My Experiences with the Irish Section of the Lincolns Volunteers,

The Volunteer, Vol. XXIII, No.3, Sept. 2001, By David Smith

In early February 1937, Dan Fitzgerald and I left Boston for New York. We shipped out to Spain on February 7 with about 80 men. On February 14 we had dinner at a union hall in Paris, then traveled by train over the Pyrenees-the border was still open-to Figueras. After a few days of exercise, we went on to Albacete. On February 24 we were behind the Morata-Jarama front. We embarked from the trucks and were handed rifles and three bullets each to fire into the hillside-"a well-known story of our military training."

As the men assembled again, the captain in charge called out, "The following step out," and David Smith was the last name. The captain explained that we Internationals were to be part of a rear guard at Morata. No amount of arguing could change this decision. The trucks took off with the other men and I was assigned to a group of seasoned British volunteers in the rear guard. After I griped a great deal, the leader said, "So you want to get to the front? Just get out on the road and stop the next truck." This I did, and I soon arrived at the front.

As I wandered around, a volunteer came over, asked a few questions, and said, "Come with me." I was now in the Irish section of the Lincolns. By the next day I was acquainted with Peter O'Connor and Johnnie Power. I also found Dan Fitzgerald nearby, also in the Irish section. We stared at each other, embraced, and just sat together speechless for a while.

On February 26 we were told that there would be a full attack with full support, tanks, aircraft, etc., that would take place the next day. On February 27 we were up before daybreak waiting for orders. Soon we were in bright daylight, but no tanks, artillery or aircraft were in sight, and the men began to gripe. Eventually some said, this will be a f- operation. Later Peter O'Connor and Johnnie Power took me aside and told me in no uncertain language, "Since you are new, if you want to come through this operation, just follow us and do as we do."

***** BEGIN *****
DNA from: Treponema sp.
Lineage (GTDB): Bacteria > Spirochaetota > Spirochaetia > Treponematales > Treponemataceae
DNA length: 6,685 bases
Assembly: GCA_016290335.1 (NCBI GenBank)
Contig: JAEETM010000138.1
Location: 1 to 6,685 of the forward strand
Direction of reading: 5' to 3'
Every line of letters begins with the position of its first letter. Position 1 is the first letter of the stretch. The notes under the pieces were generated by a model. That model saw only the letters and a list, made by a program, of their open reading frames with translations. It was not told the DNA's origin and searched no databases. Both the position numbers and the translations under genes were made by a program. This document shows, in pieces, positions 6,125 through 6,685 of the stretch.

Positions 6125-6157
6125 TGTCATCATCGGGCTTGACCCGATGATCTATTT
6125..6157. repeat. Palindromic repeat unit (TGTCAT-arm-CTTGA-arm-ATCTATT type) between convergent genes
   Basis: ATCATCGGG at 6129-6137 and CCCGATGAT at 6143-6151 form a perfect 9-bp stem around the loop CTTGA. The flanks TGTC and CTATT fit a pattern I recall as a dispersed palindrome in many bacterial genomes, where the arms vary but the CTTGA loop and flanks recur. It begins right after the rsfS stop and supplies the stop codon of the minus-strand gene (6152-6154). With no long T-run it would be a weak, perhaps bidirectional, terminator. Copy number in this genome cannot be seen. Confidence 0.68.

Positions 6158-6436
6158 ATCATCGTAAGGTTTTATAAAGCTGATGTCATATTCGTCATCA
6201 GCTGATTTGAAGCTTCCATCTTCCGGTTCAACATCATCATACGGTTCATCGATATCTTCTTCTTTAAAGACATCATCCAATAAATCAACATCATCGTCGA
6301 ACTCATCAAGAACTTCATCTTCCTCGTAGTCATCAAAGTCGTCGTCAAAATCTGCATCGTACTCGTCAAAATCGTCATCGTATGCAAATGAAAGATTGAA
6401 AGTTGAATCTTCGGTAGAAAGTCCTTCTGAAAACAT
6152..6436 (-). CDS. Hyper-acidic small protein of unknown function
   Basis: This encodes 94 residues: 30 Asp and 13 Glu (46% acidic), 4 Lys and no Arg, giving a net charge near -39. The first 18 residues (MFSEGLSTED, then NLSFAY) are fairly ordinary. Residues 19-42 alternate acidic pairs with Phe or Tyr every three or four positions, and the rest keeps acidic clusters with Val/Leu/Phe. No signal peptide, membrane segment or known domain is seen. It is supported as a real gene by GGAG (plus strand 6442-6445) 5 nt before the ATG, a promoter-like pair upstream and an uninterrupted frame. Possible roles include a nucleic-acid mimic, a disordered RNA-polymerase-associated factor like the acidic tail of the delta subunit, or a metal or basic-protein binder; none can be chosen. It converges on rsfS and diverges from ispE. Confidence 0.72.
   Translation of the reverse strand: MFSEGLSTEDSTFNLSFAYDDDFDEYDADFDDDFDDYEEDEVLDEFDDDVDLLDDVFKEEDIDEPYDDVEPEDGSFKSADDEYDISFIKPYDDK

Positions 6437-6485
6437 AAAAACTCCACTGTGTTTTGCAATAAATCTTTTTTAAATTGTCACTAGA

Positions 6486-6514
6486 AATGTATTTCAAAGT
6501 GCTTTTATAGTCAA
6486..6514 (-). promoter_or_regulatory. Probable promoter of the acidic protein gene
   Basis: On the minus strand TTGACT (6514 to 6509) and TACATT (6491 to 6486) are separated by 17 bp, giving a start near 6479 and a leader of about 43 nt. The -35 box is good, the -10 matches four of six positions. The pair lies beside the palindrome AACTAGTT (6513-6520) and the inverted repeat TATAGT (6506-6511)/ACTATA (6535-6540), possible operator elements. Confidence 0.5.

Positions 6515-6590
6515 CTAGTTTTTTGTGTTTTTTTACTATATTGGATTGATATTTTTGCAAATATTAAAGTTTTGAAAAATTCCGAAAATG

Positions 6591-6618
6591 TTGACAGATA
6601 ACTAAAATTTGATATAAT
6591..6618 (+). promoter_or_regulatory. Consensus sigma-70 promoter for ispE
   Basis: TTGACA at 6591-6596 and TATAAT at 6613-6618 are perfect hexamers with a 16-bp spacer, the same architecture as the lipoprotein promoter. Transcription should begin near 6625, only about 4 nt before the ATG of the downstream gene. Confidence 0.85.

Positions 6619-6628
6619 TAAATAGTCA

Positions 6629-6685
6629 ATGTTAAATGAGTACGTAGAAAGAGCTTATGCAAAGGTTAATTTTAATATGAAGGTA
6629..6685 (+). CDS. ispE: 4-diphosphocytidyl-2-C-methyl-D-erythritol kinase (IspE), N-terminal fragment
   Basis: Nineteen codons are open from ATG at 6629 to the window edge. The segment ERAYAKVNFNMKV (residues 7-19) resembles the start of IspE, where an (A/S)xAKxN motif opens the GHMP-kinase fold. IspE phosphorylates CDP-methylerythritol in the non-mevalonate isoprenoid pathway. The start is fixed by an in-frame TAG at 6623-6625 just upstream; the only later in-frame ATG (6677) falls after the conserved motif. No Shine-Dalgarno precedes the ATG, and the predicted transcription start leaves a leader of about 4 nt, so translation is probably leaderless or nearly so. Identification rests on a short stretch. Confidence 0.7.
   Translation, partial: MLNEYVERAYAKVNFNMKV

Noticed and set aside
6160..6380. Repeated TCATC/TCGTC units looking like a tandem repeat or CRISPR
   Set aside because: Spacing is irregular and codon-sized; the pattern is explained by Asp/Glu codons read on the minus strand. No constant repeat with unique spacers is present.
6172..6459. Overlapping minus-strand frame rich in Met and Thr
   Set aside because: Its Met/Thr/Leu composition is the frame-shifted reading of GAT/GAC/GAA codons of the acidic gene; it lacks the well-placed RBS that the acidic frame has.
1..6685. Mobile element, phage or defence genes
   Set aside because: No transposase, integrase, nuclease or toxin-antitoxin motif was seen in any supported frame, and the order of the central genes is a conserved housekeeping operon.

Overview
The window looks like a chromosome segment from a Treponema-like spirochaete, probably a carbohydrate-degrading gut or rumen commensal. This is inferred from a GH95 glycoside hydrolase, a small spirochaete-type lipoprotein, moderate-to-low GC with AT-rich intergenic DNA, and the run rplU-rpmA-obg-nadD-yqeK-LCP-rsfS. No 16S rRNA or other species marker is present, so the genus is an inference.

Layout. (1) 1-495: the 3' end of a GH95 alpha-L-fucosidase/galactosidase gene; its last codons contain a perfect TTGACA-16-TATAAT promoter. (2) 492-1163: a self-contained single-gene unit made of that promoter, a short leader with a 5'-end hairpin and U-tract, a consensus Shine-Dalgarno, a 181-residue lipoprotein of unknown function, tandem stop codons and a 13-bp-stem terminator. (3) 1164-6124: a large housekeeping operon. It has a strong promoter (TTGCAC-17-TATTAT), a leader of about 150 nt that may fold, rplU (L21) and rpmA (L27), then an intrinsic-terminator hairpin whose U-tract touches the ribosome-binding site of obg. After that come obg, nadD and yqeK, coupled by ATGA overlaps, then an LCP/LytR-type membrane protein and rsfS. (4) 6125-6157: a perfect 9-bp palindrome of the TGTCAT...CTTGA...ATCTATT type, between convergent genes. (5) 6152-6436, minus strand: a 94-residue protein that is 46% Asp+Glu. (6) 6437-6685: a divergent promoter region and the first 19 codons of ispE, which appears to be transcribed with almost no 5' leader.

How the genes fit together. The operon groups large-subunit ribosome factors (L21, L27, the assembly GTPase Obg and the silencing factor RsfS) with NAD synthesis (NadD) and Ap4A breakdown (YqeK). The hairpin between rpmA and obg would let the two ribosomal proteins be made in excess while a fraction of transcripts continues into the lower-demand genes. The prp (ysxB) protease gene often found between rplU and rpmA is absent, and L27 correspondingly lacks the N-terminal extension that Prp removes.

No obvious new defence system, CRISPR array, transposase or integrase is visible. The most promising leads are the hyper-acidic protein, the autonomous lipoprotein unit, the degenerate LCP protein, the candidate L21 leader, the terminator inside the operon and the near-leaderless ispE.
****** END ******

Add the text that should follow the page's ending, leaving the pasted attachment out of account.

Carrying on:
When the attack order came through, we went over the top a short distance and I did as instructed. Men were falling all around us. I do not have to paint a picture of the horrible sight of men going down in action. Among those Irish who died were Robert Hilliard, a Protestant pastor, and Eamonn McGrotty, a Catholic priest. Unfortunately, this operation was not successful in the sense of driving the fascists back. It was thought, however, that it showed the fascists that they couldn't cut the road behind us to Madrid. Upon returning to the trenches I sat down numb and speechless and we just stared at each other. Later, when more machine guns arrived, I was transferred as a machine gunner with the Lincolns. All the years since Jarama, I have recognized that I owe my life to the men of the Irish section.

This spring I was finally able to visit Ireland with a friend, and in Dublin I met with Manus O'Riordan, chief economist of a large union and son of vet Michael O'Riordan, who is the author of The Story of the Irish in Spain. Peter O'Connor died last year. We visited many monuments, among them the memorial plaque to the International Brigade's Connolly Column at Liberty Hall, the banner of the Connollys in the Irish Labour History Museum, and the graves of Connolly, Pierce, and heroes of the 1915 uprising, and that of Frank Ryan, the leader of the Irish in Spain. We spent time with Michael O'Riordan reminiscing about Spain and saw the wonderful posters and pictures from the Spanish Civil War at their labor hall. It was heartening to realize how many of the Irish are familiar with the history of the Irish volunteers and to be with Manus O'Riordan and his encyclopedic knowledge of the International Brigades.

In the evening we joined the family at a songfest. About 80 men and women, young and old, sat along tables with their pints of Guinness, conversing. Then someone started to sing an Irish song. No one directed the fest, but as soon as one song ended, another individual followed as they saw fit with songs and poetry recitations of Irish struggles, revolutionary songs, romantic songs-both in English and in Gaelic. This took place from 9:30 to 1:30. We had never experienced such a gathering. Manus and his sister, in good voice, sang songs of the Spanish War. All eyes turned to us. I am forever grateful for the opportunity of visiting and reuniting with such wonderful comrades.